Format

Send to

Choose Destination
Proc Natl Acad Sci U S A. 2019 Feb 19;116(8):3294-3299. doi: 10.1073/pnas.1814670116. Epub 2019 Feb 4.

Ca2+ allostery in PTH-receptor signaling.

Author information

1
Department of Pharmacology and Chemical Biology, School of Medicine, University of Pittsburgh, Pittsburgh, PA 15261.
2
Graduate Program in Molecular Pharmacology, School of Medicine, University of Pittsburgh, Pittsburgh, PA 15261.
3
Graduate Program in Molecular Biophysics and Structural Biology, School of Medicine, University of Pittsburgh, Pittsburgh, PA 15261.
4
Department of Internal Medicine and Laboratory of Molecular Endocrinology, Gachon University School of Medicine, Incheon 21565, South Korea.
5
Department of Pharmacology and Chemical Biology, School of Medicine, University of Pittsburgh, Pittsburgh, PA 15261; khxiao@pitt.edu ies4@pitt.edu jpv@pitt.edu.
6
Vascular Medicine Institute, University of Pittsburgh, School of Medicine, Pittsburgh, PA 15261.

Abstract

The parathyroid hormone (PTH) and its related peptide (PTHrP) activate PTH receptor (PTHR) signaling, but only the PTH sustains GS-mediated adenosine 3',5'-cyclic monophosphate (cAMP) production after PTHR internalization into early endosomes. The mechanism of this unexpected behavior for a G-protein-coupled receptor is not fully understood. Here, we show that extracellular Ca2+ acts as a positive allosteric modulator of PTHR signaling that regulates sustained cAMP production. Equilibrium and kinetic studies of ligand-binding and receptor activation reveal that Ca2+ prolongs the residence time of ligands on the receptor, thus, increasing both the duration of the receptor activation and the cAMP signaling. We further find that Ca2+ allostery in the PTHR is strongly affected by the point mutation recently identified in the PTH (PTHR25C) as a new cause of hypocalcemia in humans. Using high-resolution and mass accuracy mass spectrometry approaches, we identified acidic clusters in the receptor's first extracellular loop as key determinants for Ca2+ allosterism and endosomal cAMP signaling. These findings coupled to defective Ca2+ allostery and cAMP signaling in the PTHR by hypocalcemia-causing PTHR25C suggest that Ca2+ allostery in PTHR signaling may be involved in primary signaling processes regulating calcium homeostasis.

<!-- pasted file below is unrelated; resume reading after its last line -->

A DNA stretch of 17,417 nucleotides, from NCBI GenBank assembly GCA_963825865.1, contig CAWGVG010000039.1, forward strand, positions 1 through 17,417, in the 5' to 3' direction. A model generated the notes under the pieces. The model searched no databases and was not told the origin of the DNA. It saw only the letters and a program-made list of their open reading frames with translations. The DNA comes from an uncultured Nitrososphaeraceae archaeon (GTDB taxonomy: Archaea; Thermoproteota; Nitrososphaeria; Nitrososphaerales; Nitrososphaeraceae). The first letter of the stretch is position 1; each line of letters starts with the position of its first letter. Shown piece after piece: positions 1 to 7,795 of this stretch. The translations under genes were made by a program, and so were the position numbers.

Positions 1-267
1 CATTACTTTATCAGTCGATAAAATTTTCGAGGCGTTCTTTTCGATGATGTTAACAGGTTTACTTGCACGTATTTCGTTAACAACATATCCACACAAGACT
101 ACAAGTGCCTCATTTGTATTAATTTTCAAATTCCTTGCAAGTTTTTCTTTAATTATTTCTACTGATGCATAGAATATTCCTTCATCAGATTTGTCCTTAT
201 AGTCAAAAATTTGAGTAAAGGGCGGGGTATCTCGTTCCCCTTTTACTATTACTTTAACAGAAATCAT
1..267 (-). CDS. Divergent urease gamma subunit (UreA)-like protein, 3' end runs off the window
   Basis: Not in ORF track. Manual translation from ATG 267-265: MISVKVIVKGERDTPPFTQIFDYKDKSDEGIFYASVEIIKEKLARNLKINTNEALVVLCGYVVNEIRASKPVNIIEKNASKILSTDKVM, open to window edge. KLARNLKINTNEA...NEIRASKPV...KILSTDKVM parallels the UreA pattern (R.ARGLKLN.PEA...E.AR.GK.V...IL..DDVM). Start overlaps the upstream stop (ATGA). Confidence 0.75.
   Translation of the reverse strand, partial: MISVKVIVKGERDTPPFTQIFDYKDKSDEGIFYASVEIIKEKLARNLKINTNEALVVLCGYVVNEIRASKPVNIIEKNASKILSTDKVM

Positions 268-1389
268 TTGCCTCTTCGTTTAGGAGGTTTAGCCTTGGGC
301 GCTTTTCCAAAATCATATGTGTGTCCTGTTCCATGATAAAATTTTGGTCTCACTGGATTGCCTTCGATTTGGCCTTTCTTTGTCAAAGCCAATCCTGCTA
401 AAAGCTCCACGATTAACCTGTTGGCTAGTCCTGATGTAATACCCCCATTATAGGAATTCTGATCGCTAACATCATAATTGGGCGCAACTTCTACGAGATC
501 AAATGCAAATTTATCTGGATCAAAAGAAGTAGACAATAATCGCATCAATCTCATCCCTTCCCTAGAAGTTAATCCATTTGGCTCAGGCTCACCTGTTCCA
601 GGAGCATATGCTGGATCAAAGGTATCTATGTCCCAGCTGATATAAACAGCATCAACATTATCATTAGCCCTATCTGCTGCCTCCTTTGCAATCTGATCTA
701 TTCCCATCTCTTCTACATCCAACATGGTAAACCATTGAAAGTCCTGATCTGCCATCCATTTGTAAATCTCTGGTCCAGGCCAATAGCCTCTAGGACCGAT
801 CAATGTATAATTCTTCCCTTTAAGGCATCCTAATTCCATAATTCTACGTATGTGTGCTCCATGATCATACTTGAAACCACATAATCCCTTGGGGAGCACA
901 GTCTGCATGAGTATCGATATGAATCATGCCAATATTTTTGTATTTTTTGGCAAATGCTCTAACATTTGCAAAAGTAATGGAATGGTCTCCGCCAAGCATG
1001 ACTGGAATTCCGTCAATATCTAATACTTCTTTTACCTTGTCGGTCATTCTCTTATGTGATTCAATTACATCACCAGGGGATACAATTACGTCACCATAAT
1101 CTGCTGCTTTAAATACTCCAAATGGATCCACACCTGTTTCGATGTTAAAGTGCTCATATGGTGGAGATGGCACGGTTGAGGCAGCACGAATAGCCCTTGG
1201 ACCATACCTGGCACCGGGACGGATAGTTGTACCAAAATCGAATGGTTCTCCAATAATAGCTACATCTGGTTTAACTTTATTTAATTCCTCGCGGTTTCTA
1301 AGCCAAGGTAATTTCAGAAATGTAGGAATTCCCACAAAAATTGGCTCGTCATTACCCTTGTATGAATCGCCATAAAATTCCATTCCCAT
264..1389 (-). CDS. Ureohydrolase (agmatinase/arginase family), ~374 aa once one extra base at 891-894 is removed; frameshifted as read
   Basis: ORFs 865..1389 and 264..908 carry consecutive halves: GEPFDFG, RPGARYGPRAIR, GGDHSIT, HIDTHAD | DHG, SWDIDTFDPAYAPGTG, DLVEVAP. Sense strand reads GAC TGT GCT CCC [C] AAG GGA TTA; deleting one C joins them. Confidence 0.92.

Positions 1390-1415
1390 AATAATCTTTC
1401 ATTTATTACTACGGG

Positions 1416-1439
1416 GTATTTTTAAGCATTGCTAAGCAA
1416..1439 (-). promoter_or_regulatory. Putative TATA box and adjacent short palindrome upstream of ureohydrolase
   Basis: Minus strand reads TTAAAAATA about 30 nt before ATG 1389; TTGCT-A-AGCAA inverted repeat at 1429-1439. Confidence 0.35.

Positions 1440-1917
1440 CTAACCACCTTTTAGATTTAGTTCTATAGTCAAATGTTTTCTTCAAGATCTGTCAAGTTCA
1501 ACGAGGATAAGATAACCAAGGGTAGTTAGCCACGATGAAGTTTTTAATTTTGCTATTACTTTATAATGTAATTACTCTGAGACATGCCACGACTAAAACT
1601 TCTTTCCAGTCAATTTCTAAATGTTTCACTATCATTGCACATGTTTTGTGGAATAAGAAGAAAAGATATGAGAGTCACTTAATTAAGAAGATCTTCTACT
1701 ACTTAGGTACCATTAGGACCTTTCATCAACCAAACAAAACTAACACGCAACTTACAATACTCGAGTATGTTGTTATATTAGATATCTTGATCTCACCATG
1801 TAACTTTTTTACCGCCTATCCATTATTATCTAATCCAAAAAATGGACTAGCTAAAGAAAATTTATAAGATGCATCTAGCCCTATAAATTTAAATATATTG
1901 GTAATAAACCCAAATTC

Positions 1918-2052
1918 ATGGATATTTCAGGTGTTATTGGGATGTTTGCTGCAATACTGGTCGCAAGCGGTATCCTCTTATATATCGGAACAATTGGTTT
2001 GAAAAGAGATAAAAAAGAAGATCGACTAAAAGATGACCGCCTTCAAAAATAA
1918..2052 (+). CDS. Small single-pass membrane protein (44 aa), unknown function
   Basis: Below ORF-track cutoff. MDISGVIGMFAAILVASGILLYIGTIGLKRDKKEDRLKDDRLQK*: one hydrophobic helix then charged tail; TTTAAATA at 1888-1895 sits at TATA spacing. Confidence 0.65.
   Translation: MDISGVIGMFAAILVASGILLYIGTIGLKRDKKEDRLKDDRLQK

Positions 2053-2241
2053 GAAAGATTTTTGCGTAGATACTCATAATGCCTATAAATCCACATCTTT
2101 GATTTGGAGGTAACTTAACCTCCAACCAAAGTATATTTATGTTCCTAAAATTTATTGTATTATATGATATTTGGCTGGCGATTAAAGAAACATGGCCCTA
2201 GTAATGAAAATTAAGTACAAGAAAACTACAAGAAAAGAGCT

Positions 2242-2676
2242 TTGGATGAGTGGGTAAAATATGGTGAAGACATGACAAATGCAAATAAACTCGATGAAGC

KEYWORDS:

Ca2+ allosterism; GPCR signaling; PTH; PTH receptor; endosomal cAMP signaling

PMID:
30718391
PMCID:
PMC6386702
[Available on 2019-08-19]
DOI:
10.1073/pnas.1814670116

Supplemental Content

Full text links

Icon for HighWire
Loading ...
Support Center